Alchian also used the analysis of property rights to explain racial and ethnic discrimination. In a 1962 paper coauthored with the late University of Chicago economist Reuben Kessel, Alchian—himself subject to anti-Armenian discrimination early in his life—pointed out that discrimination was more pervasive in private firms whose profits were regulated by the government. Alchian and Kessel explained that discrimination is costly, not just to those discriminated against, but also to those who discriminate. The discriminators give up the chance to deal with someone with whom they could engage in mutually beneficial exchange.

Therefore, argued Alchian and Kessel, discrimination would be more prevalent in situations where those who discriminate don't bear much of the cost from doing so. A company whose profits are not regulated would see the cost of discrimination in the form of lower profits. A company whose profits were limited and that was already at the limit would face no cost from discriminating.

Alchian first major article, "Uncertainty, Evolution and Economic Theory," was published in 1950. It was his response to a controversy about whether companies really do maximize profits. Alchian argued that even though all companies may not maximize profits, those that survive will be ones whose managers, by luck or design, came close to maximizing profits. Therefore, those that we observe will have maximized profits. So, for the long term at least, Alchian argued that economists don't need to show that all companies try to maximize profits in order to derive the standard conclusions from the profit-maximization assumption.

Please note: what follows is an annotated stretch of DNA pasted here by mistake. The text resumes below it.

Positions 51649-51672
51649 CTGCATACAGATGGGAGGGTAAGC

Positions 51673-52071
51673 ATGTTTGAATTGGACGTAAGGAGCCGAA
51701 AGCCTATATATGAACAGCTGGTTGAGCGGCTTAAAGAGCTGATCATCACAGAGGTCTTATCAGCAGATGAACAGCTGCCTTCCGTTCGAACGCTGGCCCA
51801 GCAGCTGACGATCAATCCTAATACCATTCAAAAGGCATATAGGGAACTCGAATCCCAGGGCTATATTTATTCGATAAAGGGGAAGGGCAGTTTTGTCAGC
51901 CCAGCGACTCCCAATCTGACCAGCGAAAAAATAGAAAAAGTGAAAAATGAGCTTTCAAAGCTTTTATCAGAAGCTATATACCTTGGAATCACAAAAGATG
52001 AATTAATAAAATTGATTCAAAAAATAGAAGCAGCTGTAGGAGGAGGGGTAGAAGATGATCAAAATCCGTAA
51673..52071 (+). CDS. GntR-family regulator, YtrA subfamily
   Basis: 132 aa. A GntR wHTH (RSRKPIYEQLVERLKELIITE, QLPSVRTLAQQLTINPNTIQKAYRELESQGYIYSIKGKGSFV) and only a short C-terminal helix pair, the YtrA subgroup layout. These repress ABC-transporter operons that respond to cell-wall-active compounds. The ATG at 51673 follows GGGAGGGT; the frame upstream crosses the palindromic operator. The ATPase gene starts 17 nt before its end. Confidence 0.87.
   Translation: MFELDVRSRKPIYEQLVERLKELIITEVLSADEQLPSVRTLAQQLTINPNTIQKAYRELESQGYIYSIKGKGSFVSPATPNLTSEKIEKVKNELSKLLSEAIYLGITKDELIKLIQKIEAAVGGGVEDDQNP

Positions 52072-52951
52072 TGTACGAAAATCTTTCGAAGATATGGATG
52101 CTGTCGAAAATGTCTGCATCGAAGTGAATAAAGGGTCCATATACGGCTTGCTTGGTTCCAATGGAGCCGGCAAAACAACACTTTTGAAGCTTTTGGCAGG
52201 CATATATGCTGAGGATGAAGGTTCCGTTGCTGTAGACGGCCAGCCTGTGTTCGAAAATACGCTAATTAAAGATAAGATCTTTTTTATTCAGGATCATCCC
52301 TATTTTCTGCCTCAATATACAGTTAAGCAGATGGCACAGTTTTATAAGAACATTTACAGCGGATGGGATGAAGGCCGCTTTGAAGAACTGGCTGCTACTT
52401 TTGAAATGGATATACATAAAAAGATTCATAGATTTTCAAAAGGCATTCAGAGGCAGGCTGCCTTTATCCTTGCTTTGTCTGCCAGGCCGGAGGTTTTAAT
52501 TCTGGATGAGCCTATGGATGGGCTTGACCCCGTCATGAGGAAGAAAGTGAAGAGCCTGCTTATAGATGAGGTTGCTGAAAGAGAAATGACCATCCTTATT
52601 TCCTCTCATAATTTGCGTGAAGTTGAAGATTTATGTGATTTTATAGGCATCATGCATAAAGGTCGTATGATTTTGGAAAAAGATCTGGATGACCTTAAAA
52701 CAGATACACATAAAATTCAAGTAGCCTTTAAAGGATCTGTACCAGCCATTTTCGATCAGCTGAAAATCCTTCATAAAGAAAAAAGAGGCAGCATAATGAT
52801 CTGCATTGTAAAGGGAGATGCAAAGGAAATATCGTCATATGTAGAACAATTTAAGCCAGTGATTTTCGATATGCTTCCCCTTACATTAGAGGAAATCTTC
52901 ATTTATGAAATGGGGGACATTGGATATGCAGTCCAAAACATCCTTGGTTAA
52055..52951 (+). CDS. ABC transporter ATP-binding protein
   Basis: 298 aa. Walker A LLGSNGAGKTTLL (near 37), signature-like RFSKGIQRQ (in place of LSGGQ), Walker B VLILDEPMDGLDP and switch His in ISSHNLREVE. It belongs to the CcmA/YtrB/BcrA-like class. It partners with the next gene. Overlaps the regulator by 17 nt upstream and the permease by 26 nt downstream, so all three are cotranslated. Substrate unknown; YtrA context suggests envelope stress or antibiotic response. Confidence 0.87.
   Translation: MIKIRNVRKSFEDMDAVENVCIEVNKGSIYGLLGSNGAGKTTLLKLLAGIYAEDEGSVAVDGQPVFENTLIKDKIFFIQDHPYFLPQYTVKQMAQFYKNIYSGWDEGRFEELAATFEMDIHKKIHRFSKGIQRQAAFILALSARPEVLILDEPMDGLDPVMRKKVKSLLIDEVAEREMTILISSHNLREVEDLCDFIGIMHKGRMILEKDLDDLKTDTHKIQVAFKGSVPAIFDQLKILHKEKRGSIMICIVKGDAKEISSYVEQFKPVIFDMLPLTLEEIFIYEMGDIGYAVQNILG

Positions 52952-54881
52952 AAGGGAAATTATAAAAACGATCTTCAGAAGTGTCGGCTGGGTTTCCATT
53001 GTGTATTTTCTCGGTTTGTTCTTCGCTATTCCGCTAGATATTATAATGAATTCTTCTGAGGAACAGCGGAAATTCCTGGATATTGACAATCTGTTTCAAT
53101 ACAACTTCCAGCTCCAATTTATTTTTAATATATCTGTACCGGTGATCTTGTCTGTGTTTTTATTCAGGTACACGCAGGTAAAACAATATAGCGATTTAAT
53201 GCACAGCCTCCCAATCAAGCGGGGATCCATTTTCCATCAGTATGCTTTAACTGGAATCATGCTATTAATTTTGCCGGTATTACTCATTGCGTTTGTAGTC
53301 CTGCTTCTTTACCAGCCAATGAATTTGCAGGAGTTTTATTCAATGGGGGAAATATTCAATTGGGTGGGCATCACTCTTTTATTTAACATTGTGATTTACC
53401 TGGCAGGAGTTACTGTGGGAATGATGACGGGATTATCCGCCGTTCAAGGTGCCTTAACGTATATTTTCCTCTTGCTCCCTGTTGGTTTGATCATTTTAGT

My personal favorite of his published papers is "The Economic and Social Impact of Free Tuition" (1968). Alchian pointed out that government aid to higher education is a transfer to the relatively rich. That's because people who can make it through college, even though they may have a low current income, have a high wealth.

He compared subsidizing college to subsidizing drilling expenses for someone sitting on a large pool of oil. The untapped student's potential is the analogue of the untapped oil. Alchian argued that lack of current income might be a justification for loans to aspiring college students but not for outright subsidies. He cinched the argument with the following story:

One poor, "uneducated" resident of Watts, upon hearing Ralph Bunche [a well-known black educator and diplomat] say that he could not have had a college education unless tuition were free, opined, "Perhaps it's time to repay out of his higher income for that privilege granted him by taxes on us Negroes who never went to college."

I still make Alchian's point in my classes and, although it upsets my students, not a single one has been able to undercut the fundamental soundness of Alchian's argument.

Mr. Henderson is a research fellow with the Hoover Institution and an economics professor at the Naval Postgraduate School. His latest book is "The Concise Encyclopedia of Economics" (Liberty Fund, 2008).